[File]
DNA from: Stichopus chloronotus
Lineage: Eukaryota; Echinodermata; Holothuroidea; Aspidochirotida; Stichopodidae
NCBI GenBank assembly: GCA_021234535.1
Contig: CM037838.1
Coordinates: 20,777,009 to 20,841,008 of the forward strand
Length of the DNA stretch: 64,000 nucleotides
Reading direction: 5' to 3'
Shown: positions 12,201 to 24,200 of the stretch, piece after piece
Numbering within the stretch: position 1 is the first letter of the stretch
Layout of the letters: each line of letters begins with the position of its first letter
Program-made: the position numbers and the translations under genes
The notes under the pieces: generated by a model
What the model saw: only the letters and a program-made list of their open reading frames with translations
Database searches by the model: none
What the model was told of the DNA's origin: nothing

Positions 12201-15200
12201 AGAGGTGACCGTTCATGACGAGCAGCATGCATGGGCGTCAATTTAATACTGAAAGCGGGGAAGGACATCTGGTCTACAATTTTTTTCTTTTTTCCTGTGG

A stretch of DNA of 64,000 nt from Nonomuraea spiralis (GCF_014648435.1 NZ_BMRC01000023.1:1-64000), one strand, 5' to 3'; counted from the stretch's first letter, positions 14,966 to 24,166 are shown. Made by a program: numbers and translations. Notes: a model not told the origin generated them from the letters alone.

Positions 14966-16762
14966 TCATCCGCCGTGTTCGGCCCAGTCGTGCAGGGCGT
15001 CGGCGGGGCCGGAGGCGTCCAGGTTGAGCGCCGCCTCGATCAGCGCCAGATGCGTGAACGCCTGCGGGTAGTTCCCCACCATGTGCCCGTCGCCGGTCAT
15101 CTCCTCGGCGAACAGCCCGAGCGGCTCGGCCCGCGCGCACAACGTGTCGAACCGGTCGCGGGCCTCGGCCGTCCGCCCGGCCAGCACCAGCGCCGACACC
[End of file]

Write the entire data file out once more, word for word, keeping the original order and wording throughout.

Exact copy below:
DNA from: Stichopus chloronotus
Lineage: Eukaryota; Echinodermata; Holothuroidea; Aspidochirotida; Stichopodidae
NCBI GenBank assembly: GCA_021234535.1
Contig: CM037838.1
Coordinates: 20,777,009 to 20,841,008 of the forward strand
Length of the DNA stretch: 64,000 nucleotides
Reading direction: 5' to 3'
Shown: positions 12,201 to 24,200 of the stretch, piece after piece
Numbering within the stretch: position 1 is the first letter of the stretch
Layout of the letters: each line of letters begins with the position of its first letter
Program-made: the position numbers and the translations under genes
The notes under the pieces: generated by a model
What the model saw: only the letters and a program-made list of their open reading frames with translations
Database searches by the model: none
What the model was told of the DNA's origin: nothing

Positions 12201-15200
12201 AGAGGTGACCGTTCATGACGAGCAGCATGCATGGGCGTCAATTTAATACTGAAAGCGGGGAAGGACATCTGGTCTACAATTTTTTTCTTTTTTCCTGTGG

A stretch of DNA of 64,000 nt from Nonomuraea spiralis (GCF_014648435.1 NZ_BMRC01000023.1:1-64000), one strand, 5' to 3'; counted from the stretch's first letter, positions 14,966 to 24,166 are shown. Made by a program: numbers and translations. Notes: a model not told the origin generated them from the letters alone.

Positions 14966-16762
14966 TCATCCGCCGTGTTCGGCCCAGTCGTGCAGGGCGT
15001 CGGCGGGGCCGGAGGCGTCCAGGTTGAGCGCCGCCTCGATCAGCGCCAGATGCGTGAACGCCTGCGGGTAGTTCCCCACCATGTGCCCGTCGCCGGTCAT
15101 CTCCTCGGCGAACAGCCCGAGCGGCTCGGCCCGCGCGCACAACGTGTCGAACCGGTCGCGGGCCTCGGCCGTCCGCCCGGCCAGCACCAGCGCCGACACC